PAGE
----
Advertisement

Dual quaternions for absolute orientation and hand-eye calibration

  • Konstantinos Daniilidis
Conference paper
Part of the Advances in Computing Science book series (ACS)

Abstract

Many computer vision problems involving three dimensional motion necessitate an efficient representation for 3D displacement that enhances the understanding of the problem and facilitates linear solutions of low complexity. The most common representation is a rotation about an axis through the origin followed by a translation and represented by an orthogonal matrix and a vector, respectively. An alternative representation to orthogonal matrices are the unit quaternions already used in several vision algorithms [4] which still use the translation as a separate unknown. From Chasles’ theorem [1] it is known that a rigid transformation can be modeled as a rotation about an axis not through the origin and a translation along this axis. This well known screw transformation can be algebraically modeled using dual vectors, matrices or quaternions [5].

Keywords

Scalar Part Rigid Transformation Dual Vector Unit Quaternion Screw Axis 
These keywords were added by machine and not by the authors. This process is experimental and the keywords may be updated as the learning algorithm improves.

Preview

Unable to display preview. Download preview PDF.

Unable to display preview. Download preview PDF.

References

  1. [1]
    O. Bottema and B. Roth. Theoretical Kinematics. North-Holland Publishing Company, Amsterdam New York London, 1979.MATHGoogle Scholar
  2. [2]
    H. Chen. A screw motion approach to uniqueness analysis of head-eye geometry. In IEEE Conf. Computer Vision and Pattern Recognition, pages 145–151, Maui, Hawaii, June 3–6, 1991.Google Scholar
  3. [3]
    J.C.K. Chou and M. Kamel. Finding the position and orientation of a sensor on a robot manipulator using quaternions. Intern. Journal of Robotics Research, 10 (3): 240–254, 1991.CrossRefGoogle Scholar
  4. [4]
    O. Faugeras. Three-dimensional Computer Vision. MIT-Press, Cambridge, MA, 1993.Google Scholar
  5. [5]
    J. Funda and R.P. Paul. A computational analysis of screw transformations in robotics. IEEE Trans. Robotics and Automation, 6: 348–356, 1990.CrossRefGoogle Scholar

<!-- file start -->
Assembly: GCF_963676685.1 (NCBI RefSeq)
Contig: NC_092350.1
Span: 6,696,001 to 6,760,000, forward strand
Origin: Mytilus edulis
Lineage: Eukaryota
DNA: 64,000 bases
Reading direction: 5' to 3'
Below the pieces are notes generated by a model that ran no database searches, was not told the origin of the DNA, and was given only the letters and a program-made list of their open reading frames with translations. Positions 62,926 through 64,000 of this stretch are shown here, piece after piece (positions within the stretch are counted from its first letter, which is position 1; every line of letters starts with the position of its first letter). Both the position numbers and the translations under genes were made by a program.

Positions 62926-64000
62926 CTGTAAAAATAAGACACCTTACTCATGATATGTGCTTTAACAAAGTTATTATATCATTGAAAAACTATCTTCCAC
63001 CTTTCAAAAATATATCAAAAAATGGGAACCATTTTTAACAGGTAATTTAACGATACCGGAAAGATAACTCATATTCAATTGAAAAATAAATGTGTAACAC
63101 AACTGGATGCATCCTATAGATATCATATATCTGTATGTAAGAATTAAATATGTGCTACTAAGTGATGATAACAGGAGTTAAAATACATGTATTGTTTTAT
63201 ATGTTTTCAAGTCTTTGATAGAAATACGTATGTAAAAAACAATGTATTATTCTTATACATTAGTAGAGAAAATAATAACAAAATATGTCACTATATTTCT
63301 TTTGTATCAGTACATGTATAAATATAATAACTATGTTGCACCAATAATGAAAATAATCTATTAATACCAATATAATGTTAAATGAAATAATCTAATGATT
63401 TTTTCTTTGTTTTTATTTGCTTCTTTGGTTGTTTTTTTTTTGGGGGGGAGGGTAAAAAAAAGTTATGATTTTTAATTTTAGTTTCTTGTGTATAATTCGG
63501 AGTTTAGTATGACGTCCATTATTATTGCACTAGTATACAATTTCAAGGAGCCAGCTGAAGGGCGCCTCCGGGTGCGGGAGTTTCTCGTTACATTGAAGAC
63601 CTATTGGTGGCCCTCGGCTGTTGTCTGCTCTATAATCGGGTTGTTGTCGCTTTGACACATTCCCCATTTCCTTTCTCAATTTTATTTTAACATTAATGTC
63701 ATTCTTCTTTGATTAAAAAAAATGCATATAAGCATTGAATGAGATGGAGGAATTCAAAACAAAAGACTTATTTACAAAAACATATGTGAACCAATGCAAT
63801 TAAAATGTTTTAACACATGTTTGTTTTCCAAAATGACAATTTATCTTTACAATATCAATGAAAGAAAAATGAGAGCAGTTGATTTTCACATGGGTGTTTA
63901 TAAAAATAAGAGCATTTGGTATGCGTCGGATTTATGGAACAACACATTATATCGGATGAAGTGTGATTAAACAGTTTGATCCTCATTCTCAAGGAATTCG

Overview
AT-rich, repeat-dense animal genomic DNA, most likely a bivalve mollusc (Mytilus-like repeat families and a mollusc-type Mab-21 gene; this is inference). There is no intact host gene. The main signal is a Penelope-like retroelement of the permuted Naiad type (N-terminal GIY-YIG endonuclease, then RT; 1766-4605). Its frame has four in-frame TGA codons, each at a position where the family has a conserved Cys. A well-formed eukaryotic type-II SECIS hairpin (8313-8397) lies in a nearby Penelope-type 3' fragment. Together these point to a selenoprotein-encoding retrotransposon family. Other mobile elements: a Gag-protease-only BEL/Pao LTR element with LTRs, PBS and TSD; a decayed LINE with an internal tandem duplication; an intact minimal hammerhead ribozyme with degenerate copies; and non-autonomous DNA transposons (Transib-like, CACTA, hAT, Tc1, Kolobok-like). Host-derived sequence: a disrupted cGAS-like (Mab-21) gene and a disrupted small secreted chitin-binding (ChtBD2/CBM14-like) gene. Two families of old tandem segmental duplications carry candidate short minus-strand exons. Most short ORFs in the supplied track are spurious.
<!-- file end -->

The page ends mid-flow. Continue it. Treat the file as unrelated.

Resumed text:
6. [6]
    R. Horaud and F. Dornaika. Hand-eye calibration. Intern. Journal of Robotics Research, 14: 195–210, 1995.CrossRefGoogle Scholar
  7. [7]
    B.K.P. Horn. Robot Vision. MIT Press, Cambridge, MA, 1986.Google Scholar
  8. [8]
    J. Kim and V.R. Kumar. Kinematics of robot manipulators via line transformations. Journal of Robotic Systems, 7: 649–674, 1990.MATHCrossRefGoogle Scholar
  9. [9]
    M. Li and D. Betsis. Hand-eye calibration. In Proc. Int. Conf. on Computer Vision, pages 40–46. Boston, MA, June 20–23, 1995.Google Scholar
  10. [10]
    J.M. McCarthy. Dual orthogonal matrices in manipulator kinematics. Intern. Journal of Robotics Research, 5 (2): 45–51, 1986.CrossRefGoogle Scholar
  11. [11]
    T.Q. Phong, R. Horaud, A. Ya.ssine,, and D.T. Pham. Optimal estimation of object pose from a single perspective view. In Proc. Int. Conf. on Computer Vision, pages 534–539. Berlin, Germany, May 11–14, 1993.Google Scholar
  12. [12]
    B. Sabata and J.K. Aggarwal. Estimation of motion from a pair of range images: a review. CVGIP: Image Understanding, 54: 309–324, 1991.MATHCrossRefGoogle Scholar
  13. [13]
    Y.C. Shiu and S. Ahmad. Calibration of wrist-mounted robotic sensors by solving homogeneous transform equations of the form ax = xb. IEEE Trans. Robotics and Automation, 5: 16–27, 1989.CrossRefGoogle Scholar
  14. [14]
    R.Y. Tsai and R.K. Lenz. A new technique for fully autonomous and efficient 3d robotics hand/eye calibration. IEEE Trans. Robotics and Automation, 5: 345–358, 1989.CrossRefGoogle Scholar
  15. [15]
    M.W. Walker. Manipulator kinematics and the epsilon algebra. IEEE Journal of Robotics and Automation, 4: 186–192, 1988.CrossRefGoogle Scholar
  16. [16]
    C.C. Wang. Extrinsic calibration of a vision sensor mounted on a robot. IEEE Trans. Robotics and Automation, 8: 161–175, 1992.CrossRefGoogle Scholar

Copyright information

© Springer-Verlag/Wien 1997

Authors and Affiliations

  • Konstantinos Daniilidis

There are no affiliations available

Personalised recommendations